In the last year, while Netanyahu and some Israeli leaders have increased their statements about “never again,” other Israeli leaders and military chiefs have come to terms with reality. True, their public rhetoric still echoes Netanyahu’s concerns, but in private their language is cautious and less bombastic. They understand the political and diplomatic complexities of the Middle East, the operational ramifications on Israel, and the worldwide economic and strategic implications of a war against Iran.

No one better reflects this new spirit than General Shafir, now 56 years old and a high-tech entrepreneur who is well equipped by his professional experience and knowledge to assess Israel’s capabilities. “The Iranians drew lessons from our attack on the Iraqi nuclear reactor,” he told me. “Unlike Iraq, whose whole nuclear program was concentrated in the reactor, the Iranians spread their nuclear facilities around the country. Some of them are located in the eastern parts of Iran beyond the reach of Israel. They strengthened their facilities by building them in underground bunkers.” These are facilities whose existence is already known: the Isfahan uranium conversion plant; the Natanz uranium enrichment plant; the Qom enrichment plant; and a few more sites, located inside secret military bases of the Revolutionary Guards associated with “weaponization,” where Iran is clandestinely working on the “military dimensions” of its program. Some of these sites are known to the U.S., British, Israeli, and German intelligence communities but not to the public.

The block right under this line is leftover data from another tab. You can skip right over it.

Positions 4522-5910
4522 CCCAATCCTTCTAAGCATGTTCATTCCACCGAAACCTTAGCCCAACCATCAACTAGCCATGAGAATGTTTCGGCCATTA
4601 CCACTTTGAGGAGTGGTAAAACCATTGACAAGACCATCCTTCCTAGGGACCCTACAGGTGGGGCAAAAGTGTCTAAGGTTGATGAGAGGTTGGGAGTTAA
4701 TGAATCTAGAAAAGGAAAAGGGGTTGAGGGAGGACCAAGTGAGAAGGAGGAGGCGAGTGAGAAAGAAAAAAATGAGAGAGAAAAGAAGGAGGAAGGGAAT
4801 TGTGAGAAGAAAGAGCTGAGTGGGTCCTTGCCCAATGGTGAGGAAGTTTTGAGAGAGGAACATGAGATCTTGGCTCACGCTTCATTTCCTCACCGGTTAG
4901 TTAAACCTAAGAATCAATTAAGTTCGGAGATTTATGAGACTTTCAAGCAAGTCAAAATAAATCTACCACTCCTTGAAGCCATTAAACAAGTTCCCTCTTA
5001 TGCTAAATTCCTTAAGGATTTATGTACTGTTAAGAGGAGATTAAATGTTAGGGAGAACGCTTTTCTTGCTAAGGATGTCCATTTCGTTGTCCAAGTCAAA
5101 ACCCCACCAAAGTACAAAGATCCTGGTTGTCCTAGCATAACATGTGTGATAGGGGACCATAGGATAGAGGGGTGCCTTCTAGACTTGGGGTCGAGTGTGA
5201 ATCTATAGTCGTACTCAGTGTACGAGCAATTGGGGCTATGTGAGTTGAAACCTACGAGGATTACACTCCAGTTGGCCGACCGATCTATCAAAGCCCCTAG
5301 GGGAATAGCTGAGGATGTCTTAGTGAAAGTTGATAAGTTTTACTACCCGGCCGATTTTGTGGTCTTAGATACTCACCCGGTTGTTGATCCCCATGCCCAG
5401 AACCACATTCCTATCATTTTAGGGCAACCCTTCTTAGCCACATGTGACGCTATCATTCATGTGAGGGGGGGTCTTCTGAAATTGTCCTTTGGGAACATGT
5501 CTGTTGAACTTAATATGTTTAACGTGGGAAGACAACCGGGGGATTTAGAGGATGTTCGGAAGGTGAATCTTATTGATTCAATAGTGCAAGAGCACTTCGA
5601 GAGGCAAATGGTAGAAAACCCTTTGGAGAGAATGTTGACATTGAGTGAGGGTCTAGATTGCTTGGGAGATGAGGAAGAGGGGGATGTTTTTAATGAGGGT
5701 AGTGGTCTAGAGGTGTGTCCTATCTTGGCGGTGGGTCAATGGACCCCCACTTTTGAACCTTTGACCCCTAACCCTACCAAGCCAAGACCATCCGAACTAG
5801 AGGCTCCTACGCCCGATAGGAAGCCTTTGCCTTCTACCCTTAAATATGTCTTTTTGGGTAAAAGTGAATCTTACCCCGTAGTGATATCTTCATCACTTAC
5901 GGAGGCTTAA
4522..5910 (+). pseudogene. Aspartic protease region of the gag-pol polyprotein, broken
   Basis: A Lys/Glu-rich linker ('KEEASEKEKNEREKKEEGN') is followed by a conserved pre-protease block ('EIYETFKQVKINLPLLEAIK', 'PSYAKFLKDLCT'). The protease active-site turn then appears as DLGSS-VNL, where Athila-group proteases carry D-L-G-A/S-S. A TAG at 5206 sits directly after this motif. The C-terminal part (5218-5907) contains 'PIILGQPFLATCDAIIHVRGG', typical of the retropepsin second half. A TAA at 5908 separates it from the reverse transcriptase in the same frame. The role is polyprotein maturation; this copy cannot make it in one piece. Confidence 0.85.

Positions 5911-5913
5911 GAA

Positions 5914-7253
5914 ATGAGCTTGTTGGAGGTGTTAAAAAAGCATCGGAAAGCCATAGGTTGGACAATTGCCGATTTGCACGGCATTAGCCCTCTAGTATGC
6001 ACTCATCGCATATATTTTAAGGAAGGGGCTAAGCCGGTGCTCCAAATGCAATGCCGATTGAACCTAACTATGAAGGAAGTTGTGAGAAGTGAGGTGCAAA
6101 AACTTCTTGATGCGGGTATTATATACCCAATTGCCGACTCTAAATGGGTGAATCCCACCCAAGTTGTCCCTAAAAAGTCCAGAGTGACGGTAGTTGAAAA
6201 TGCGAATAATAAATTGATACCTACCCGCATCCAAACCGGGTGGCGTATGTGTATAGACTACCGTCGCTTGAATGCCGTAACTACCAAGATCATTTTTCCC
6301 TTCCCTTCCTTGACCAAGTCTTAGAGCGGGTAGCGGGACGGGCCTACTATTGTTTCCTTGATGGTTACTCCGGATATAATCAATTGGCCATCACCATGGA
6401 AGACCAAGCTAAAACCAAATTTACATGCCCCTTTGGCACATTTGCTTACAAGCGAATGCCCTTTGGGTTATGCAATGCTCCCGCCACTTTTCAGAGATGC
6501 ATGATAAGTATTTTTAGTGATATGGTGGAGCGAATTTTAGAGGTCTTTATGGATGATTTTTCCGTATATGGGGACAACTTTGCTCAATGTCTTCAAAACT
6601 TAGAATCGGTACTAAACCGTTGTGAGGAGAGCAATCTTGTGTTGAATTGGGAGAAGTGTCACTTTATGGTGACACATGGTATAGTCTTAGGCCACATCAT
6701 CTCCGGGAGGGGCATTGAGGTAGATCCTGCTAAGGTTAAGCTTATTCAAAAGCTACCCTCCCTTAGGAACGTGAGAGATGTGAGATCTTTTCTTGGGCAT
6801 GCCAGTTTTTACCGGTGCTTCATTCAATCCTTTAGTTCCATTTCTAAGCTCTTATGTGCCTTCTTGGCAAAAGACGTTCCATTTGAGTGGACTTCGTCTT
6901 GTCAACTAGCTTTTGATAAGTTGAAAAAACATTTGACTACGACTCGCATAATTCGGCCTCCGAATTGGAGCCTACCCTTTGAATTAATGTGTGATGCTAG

Another reflection of the sober mood is that of Major General Dan Halutz, the former chief of staff and a former commander of the IAF. Halutz resigned three years ago following the 2006 war in Lebanon against the Hezbollah. The war is unjustly perceived by the Israeli public as a failure, despite its strategic and diplomatic successes. In February 2010, Halutz, now a businessman, published his memoir, At Eye Level, which is very apologetic and seeks to defend the war he prepared and led. In the final chapter of the book in which he deals with Israel’s strategic 21st-century challenges, Halutz devotes a few lines to Iran. “It’s a too big a target for us,” he argues, writing in Hebrew. He explained his position in a television interview: “Israel can’t handle [Iran] on its own.”